The Islamic Post Blog


Olympics Have Always Served Commercialism, Ritual Paganism by Khalida
October 3, 2008, 1:30 pm
Filed under: Interfaith, International, Sept/Oct Volume - 2008, World | Tags:

The Third Principle of Olympism is Globalism:
“The Olympic Movement is the concerted, organised, universal and permanent action, carried out under the supreme authority of the IOC [International Olympic Committee], of all individuals and entities who are inspired by the values of Olympism. It covers the five continents. It reaches its peak with the bringing together of the world’s athletes at the great sports festival, the Olympic Games. Its symbol is five interlaced rings.

Koula Pratsika, the first High Priestess in history, lights the Olyjmpic Flame at the light ceremony of Berlin 1936 Olympic Games. The ceremony is always held in Greek ruins, using heavy symbology and altars.

Koula Pratsika, the first High Priestess in history, lights the Olyjmpic Flame at the light ceremony of Berlin 1936 Olympic Games. The ceremony is always held in Greek ruins, using heavy symbology and altars. (Photos: Hellenic Olympic Committee)

By Durdana Jamaal, Islamic Post Staff Writer

The Beijing Olympics formally ended September 17 with the Paralympics’ closing ceremony; and Organizations like the Multinational Monitor and Commercial Alert are concerned that commercialism overtook this year’s Olympic games to the threat of their very ideals.  Contrary to this position, however, today’s games exist much as they always have, despite stated goals.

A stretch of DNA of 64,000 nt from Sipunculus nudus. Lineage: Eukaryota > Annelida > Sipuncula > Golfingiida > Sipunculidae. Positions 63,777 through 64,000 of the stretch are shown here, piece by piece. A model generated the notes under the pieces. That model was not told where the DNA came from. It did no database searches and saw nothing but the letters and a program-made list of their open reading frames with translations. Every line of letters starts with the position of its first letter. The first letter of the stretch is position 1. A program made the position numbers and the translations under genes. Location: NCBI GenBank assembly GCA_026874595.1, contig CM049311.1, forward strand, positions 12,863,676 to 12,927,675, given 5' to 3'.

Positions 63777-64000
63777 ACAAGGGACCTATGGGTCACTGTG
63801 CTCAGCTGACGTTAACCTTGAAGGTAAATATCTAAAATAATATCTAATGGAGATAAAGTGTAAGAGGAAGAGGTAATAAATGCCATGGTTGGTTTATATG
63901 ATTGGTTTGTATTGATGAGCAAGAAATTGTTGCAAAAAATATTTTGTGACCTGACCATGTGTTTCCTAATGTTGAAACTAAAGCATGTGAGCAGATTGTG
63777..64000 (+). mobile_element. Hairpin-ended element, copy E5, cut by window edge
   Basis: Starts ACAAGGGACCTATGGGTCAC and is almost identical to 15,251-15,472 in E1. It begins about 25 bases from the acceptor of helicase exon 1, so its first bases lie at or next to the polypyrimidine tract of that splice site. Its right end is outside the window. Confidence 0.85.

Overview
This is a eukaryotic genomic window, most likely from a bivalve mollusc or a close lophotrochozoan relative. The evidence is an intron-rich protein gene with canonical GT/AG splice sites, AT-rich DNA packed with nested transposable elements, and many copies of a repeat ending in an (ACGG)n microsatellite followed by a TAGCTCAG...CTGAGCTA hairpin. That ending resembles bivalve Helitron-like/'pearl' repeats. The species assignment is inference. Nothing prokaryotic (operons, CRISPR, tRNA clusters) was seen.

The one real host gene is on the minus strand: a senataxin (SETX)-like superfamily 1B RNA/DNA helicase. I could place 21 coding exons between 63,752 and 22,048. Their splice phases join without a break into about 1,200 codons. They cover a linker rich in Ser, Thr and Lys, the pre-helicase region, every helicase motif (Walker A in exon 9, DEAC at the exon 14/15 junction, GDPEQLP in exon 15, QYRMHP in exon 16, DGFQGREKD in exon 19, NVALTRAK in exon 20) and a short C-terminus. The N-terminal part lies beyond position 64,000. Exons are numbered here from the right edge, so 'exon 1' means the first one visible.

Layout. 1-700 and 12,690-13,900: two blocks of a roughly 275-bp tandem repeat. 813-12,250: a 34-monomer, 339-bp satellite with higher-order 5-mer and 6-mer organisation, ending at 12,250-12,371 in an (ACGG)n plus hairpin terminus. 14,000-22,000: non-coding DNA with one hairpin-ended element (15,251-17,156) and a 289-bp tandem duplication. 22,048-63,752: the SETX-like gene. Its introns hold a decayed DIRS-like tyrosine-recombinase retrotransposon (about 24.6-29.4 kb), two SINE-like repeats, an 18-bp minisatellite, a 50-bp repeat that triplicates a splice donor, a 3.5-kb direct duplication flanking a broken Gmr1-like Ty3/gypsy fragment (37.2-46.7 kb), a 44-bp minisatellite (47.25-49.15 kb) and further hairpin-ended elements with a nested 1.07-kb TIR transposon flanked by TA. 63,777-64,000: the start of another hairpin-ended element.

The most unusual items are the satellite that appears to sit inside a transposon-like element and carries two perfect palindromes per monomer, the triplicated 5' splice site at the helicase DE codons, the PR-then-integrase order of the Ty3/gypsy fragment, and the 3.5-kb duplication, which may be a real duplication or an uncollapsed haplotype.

History notes that the Olympics were established in Greece as a ritual pagan festival and opportunity for trade. The event centered on sports used as a display of homage to the first, and as a draw for the latter.  Olympism is defined in the Olympic Charter of the International Olympic Committee (IOC) as, among other things, “a philosophy of life, exalting and combining in a balanced whole, the qualities of body, will and mind.” No mention is made of materialism. Yet, however, the following is observed.
Commercialism
According to the History of the Hellenic World (Pennsylvania State University Press), “People from all over Greece [Egypt and other areas] gathered for this Olympic festival. It was a chance to sell goods, recite poems for money, negotiate business deals, and even sign peace treaties between cities.”
This commercial aspect has not changed at all.  At last count, for this year’s Olympic Games NBC alone had raked in profits of $1.7 billion dollars for its television advertising, and China’s main TV network, CCTV, took in $400 million.  A record 63 corporations spent an estimated four to six billion dollars this summer on consumer advertising to draw buyers for products and services linked to the Olympic logo.  Sales figures have not yet been reported.
Dedicated to Apollo